Why would driving a Tesla affect my views on how A/P can cause accidents, when it (or any other assistance system currently available) obviously can? After all, the whole point of such assist systems is to remove me from some of the driving. If I'm not solely driving the car, then I'm not solely responsible for any accident that A/P causes. Same goes for Propilot or any other such system. The reviews of Propilot indicate that it too can wander in the lane or cross double yellow lines (especially on sharp curves) , just like A/P has been documented to do. As I've written repeatedly, I have absolutely zero intention of trusting my life to any L2 or L3 system, and will wait until L4 has been well proven in service before I will do so.

Meanwhile, I think this is the best comparo of A/P and Supercruise I've read, and while I think Supercruise is the winner for the typical driver, I still wouldn't trust my or anyone else's safety to either of them: http://www.thedrive.com/tech/17083/the-battle-for-best-semi-autonomous-system-tesla-autopilot-vs-gm-supercruise-head-to-head


Because right now it feels like I'm arguing with a virgin about the joys of sex. Everything you've read indicates that it can be messy, traumatic, and fraught with all sorts of peril. But reality is a huge world of difference that you'd have to experience to understand.
:: Model 3 LR :: acquired 9 May '18
:: Leaf S30 :: build date: Sep '16 :: purchased: Nov '16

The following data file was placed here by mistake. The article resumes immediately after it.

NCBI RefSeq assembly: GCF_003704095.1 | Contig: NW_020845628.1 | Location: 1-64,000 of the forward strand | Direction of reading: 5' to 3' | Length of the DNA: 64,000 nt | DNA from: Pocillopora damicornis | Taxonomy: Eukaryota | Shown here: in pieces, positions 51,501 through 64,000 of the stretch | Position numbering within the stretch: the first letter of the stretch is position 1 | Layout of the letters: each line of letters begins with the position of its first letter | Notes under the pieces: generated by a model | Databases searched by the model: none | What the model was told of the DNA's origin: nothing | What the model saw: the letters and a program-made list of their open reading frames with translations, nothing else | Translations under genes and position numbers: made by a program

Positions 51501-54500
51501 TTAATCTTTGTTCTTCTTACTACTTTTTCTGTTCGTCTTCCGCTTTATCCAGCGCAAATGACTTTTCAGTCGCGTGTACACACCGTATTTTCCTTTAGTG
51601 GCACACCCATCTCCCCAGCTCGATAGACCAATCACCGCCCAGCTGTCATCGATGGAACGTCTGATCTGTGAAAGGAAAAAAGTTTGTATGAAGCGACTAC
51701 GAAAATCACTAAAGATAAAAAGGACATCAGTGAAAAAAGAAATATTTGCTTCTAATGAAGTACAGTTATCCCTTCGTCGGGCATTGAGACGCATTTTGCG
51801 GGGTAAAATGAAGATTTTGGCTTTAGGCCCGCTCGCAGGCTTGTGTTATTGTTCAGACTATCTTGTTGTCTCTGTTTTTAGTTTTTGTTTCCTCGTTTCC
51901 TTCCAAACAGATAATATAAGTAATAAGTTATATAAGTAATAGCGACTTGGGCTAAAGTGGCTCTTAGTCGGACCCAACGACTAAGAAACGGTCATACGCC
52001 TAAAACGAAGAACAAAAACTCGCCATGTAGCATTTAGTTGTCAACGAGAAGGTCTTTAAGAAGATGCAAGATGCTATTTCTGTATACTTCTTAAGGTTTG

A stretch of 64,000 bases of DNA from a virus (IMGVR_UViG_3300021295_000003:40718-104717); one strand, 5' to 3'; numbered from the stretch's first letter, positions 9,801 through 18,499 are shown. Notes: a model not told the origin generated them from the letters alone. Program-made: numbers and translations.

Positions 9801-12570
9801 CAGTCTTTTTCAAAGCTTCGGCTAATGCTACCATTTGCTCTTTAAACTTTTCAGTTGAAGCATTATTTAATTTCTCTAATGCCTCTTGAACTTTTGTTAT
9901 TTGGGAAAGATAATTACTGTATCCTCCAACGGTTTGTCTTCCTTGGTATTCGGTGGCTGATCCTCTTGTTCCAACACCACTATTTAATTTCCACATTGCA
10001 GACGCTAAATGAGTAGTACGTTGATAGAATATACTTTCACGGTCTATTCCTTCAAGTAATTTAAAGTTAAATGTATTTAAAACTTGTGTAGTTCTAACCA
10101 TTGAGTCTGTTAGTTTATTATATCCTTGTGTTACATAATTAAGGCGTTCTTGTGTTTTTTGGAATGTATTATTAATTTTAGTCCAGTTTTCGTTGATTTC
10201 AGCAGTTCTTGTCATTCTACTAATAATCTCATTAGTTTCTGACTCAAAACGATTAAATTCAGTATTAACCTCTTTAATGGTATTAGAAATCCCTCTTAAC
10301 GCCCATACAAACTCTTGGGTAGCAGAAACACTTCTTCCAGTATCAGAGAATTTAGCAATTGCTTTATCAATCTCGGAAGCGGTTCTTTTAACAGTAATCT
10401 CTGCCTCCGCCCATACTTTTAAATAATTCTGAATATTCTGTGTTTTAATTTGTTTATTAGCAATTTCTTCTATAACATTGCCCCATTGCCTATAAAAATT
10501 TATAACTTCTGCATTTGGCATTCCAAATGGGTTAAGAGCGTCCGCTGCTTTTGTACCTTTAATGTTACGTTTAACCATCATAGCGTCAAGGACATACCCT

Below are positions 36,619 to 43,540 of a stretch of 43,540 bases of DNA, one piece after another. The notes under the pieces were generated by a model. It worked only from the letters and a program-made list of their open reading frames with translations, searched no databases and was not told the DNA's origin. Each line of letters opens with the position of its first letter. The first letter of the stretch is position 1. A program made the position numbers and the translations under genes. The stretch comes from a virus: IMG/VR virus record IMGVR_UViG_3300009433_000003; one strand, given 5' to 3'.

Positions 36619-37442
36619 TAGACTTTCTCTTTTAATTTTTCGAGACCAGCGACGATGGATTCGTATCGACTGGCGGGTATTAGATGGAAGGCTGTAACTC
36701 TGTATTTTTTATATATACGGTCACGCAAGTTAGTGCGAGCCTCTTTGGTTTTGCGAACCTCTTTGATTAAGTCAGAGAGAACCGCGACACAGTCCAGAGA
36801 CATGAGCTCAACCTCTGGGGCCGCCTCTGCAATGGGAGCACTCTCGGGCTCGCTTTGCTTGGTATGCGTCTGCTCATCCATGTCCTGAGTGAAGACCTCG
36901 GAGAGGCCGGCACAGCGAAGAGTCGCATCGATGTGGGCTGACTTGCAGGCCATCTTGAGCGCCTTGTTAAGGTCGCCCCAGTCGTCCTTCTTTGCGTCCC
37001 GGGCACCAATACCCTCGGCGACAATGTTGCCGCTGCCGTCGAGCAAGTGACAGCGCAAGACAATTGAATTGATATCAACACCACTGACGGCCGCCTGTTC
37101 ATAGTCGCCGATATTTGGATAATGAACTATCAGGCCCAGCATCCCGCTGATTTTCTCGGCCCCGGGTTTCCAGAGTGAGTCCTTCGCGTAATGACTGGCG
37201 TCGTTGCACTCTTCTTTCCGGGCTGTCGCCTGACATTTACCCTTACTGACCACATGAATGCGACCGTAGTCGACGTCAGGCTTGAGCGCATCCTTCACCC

Date - Miles / GIDs:
May '17 - 7300 mi / 363
Feb '18 - 20.5k mi / 333

Oils4AsphaultOnly
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Re: Tesla's autopilot, on the road

Tue May 22, 2018 6:22 am

Oils4AsphaultOnly wrote:
GRA wrote:Why would driving a Tesla affect my views on how A/P can cause accidents, when it (or any other assistance system currently available) obviously can? After all, the whole point of such assist systems is to remove me from some of the driving. If I'm not solely driving the car, then I'm not solely responsible for any accident that A/P causes. Same goes for Propilot or any other such system. The reviews of Propilot indicate that it too can wander in the lane or cross double yellow lines (especially on sharp curves) , just like A/P has been documented to do. As I've written repeatedly, I have absolutely zero intention of trusting my life to any L2 or L3 system, and will wait until L4 has been well proven in service before I will do so.

Meanwhile, I think this is the best comparo of A/P and Supercruise I've read, and while I think Supercruise is the winner for the typical driver, I still wouldn't trust my or anyone else's safety to either of them: http://www.thedrive.com/tech/17083/the-battle-for-best-semi-autonomous-system-tesla-autopilot-vs-gm-supercruise-head-to-head